Stewart Apartments - 1200 N. Lake Shore Drive
by: chicago designslinger
[Stewart Apartments - 1200 N. Lake Shore Drive (1913) Marshall & Fox, architects /Image & Artwork: chicago designslinger]
On June 22, 1913 architect and real estate developer Benjamin Marshall authored a column in the Chicago Tribune titled, "Apartment More Like Residence." He was letting Tribune readers know that a "new scheme" for apartment living was on the horizon for the monied class, apartments that would fulfill all the requirements of a large single family home but in a more contemporary and economical venue. It was time to shed Granny's bulky, old, 15,000-sqaure-foot, multi-storied dwelling for a 5- or even 10,0000-square-foot apartment, wrapped in an elegant exterior facade with luxurious and sophisticated multi-roomed interiors. And plenty of room for servants.
[Stewart Apartments - 1200 N. Lake Shore Drive, Chicago /Image & Artwork: chicago designslinger]
Chicago businessman John K. Stewart apparently felt that Marshall knew what he was talking about. In October of 1912 Stewart purchased one of those big old houses which had been standing on the northwest corner of Lake Shore Drive and Division Street since 1883. Emily and Samuel Gross had purchased the Burnham & Root designed house from James Charnley who eventually built a house on nearby Astor Street, and when Stewart bought the house from Emily in 1912, instead of moving in, he decided to tear it down.
[Stewart Apartments - 1200 N. Lake Shore Drive, Near North Side, Chicago /Image & Artwork: chicago designslinger]
Stewart hired Marshall, who was busy designing and developing "new scheme" housing for the upper class along Lake Shore Drive and the city's near north side Gold Coast community, to design a building for Stewart that would attract the exact type of clientle that the architect was talking about. Marshall came up with a 12-story tower that would fill the entire corner lot and contain 10 floor through apartments each with a Grand Salon, Salle A Manger, L' Orangerie, Bibliotheque, a Chambre for Madame, one for Monsieur, three Chambre A' Coucher, five Chambre for the Domestique, and six Salon de Basin. Plus the requisite kitchen, butler's pantry, reception halls, and storage. If you required more rooms for staff the top floor and the bottom two floors of the building were also set aside for servants quarters should you need them, and a playroom on the top floor was created for the tenant's children and grandchildren, when they came for a visit.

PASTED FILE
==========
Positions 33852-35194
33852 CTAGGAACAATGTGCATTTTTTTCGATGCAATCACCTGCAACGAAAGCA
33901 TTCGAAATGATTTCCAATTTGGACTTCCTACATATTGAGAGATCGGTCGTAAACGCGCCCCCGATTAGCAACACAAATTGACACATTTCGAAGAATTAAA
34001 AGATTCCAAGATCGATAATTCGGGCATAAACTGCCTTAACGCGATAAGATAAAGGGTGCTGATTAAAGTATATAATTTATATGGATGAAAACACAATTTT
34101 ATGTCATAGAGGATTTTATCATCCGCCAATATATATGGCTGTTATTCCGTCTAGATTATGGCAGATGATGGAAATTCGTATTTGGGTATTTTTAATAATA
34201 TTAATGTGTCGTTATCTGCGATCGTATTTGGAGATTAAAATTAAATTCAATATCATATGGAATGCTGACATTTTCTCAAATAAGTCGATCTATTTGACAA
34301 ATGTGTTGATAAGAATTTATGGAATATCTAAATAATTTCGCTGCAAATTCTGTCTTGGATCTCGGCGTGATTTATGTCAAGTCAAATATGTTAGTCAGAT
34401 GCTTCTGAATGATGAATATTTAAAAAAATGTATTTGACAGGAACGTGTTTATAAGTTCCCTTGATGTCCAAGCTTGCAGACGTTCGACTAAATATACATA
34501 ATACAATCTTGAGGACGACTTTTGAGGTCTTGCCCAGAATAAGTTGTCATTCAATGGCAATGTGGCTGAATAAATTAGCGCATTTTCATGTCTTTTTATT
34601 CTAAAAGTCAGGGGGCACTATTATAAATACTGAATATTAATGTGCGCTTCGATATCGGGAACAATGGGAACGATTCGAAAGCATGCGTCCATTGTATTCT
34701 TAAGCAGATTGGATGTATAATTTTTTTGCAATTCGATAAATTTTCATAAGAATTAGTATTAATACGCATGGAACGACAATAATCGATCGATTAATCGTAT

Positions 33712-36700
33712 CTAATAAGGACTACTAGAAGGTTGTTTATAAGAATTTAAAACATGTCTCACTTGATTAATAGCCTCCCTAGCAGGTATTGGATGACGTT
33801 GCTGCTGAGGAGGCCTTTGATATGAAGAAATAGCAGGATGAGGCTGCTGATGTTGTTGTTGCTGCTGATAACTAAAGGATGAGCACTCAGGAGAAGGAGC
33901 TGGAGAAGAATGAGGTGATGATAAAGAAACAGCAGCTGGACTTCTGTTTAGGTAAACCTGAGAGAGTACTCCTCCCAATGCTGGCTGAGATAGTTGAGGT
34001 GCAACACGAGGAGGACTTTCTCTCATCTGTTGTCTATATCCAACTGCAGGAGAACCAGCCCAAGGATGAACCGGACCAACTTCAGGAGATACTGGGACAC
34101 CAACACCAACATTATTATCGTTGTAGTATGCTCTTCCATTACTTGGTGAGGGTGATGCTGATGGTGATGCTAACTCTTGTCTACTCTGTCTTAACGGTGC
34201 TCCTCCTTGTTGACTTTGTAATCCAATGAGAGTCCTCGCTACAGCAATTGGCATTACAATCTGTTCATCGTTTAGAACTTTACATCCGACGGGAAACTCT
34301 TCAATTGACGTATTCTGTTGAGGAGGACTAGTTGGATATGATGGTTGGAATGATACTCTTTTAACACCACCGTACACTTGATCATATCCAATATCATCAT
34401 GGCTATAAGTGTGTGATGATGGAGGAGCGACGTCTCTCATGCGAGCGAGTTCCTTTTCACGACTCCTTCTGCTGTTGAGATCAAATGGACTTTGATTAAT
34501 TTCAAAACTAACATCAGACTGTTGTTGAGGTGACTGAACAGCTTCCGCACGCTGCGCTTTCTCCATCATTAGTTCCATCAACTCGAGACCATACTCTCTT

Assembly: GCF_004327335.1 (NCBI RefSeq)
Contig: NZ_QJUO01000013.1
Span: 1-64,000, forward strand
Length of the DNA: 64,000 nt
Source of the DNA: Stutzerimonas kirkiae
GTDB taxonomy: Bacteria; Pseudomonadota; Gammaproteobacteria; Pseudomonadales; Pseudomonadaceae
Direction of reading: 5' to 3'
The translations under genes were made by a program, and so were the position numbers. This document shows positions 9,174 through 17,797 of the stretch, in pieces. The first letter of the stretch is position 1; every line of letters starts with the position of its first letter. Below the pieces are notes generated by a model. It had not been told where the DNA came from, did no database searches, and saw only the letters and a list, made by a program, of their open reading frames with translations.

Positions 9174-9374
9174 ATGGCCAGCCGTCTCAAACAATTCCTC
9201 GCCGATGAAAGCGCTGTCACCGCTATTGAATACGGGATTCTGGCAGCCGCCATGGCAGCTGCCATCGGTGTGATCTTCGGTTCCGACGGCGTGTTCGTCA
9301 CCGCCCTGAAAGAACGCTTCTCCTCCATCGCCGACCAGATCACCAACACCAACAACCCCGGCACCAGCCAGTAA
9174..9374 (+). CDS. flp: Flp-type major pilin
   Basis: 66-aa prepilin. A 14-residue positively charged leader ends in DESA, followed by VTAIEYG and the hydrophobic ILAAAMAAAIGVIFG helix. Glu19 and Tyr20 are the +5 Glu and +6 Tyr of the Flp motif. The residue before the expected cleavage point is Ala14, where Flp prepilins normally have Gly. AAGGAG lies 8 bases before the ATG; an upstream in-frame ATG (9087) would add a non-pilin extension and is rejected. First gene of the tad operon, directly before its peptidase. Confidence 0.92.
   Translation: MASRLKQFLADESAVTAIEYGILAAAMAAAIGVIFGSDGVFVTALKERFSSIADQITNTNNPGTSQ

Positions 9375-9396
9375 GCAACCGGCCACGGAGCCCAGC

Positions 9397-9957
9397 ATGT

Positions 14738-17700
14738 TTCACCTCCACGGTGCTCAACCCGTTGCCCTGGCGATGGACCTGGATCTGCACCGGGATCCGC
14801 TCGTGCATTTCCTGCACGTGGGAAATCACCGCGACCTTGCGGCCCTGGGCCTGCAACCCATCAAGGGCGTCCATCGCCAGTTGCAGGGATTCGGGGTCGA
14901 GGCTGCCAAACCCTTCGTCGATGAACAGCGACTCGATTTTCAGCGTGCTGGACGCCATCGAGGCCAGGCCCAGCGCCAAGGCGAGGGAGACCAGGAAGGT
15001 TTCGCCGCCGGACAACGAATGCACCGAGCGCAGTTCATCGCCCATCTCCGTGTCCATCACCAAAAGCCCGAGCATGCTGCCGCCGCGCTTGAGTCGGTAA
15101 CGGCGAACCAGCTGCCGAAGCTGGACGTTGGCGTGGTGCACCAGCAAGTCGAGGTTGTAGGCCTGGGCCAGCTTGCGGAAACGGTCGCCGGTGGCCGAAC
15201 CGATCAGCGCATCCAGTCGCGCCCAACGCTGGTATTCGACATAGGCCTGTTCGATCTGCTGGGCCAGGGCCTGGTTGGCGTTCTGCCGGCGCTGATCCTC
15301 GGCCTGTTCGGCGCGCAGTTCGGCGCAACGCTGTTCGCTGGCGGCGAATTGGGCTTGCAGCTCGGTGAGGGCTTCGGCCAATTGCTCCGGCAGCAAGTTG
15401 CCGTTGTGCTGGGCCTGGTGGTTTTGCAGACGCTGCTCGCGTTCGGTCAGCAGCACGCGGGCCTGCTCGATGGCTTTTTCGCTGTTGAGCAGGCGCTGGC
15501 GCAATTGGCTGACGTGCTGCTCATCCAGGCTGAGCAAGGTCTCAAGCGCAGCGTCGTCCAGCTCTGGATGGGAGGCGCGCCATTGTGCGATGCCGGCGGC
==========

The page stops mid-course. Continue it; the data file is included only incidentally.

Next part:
[Stewart Apartments - 1200 Lake Shore Drive, Gold Coast, Chicago /Image & Artwork: chicago designslinger]
Stewart didn't move in, but he did find tenants who were ready to shed the trappings of old world living for something new and modern. The building attracted interest among residents of the now fading but formerly glorious Prairie Avenue. Once home to a majority of Chicago's wealthiest and most formidable citizenry, the south side residential district surrounding "the street where the elite meet" had been undergoing a transformation ever since Potter Palmer and people like the James Charnleys had decided to move north. There were still hold outs in the first decade of the 1900s, but everyone could see the handwriting on the walls of their once glamorous residences. The John Mitchells, the Chauncey Keeps and the James Thornes, left the dusty, smoky, and industrializing shores of their south side community for a fresh, new way of life at 1200 Lake Shore Drive. Two years after the first tenants moved into the Stewart Apartments, A. Watson Armour of the meat packing family decided to join his former Prairie Avenue neighbors leaving his mother behind, content to still live in her massive, old-fashioned, single-family Prairie Avenue home.
[Stewart Apartments - 1200 Lake Shore Drive, Chicago /Image & Artwork: chicago designslinger]
Even with rents in the $5,000 to $6,000 per month range it was still cheaper and much easier to maintain a 10,000-square-foot apartment rather than a similarly-sized single family home. Only living "in town" for a few months out of every year, it was much easier to lock the door and leave behind your doorman-maned apartment building for the four months of winter in Florida or California and the four months of summer in Lake Forest, Lake Geneva, or Bar Harbor, than it was to lock-up the old house for eight months. Eventually however the luxe life that the Stewart Apartments offered at 1200 Lake Shore Drive came to an end. The Thornes and Armours would join the Fields and Wrigleys at what would become one of the city's most exclusive high-rise addresss at 1500 Lake Shore Drive when the building was completed in 1929. The Stewart was divided into smaller and smaller sized dwelling units, and Marshall's ten 10,000- square-foot apartments were eventually divvied-up into 40+ units. In 2009 the building underwent a $6 million exterior renovation which revealed the very non-glamorous steel structure that supported all of Marshall's non-structural Adams-style inspired decor. Some of the apartments have grown back to their near original size, but instead of renting, you now have to buy since 1200 Lake Shore Drive is a condominium.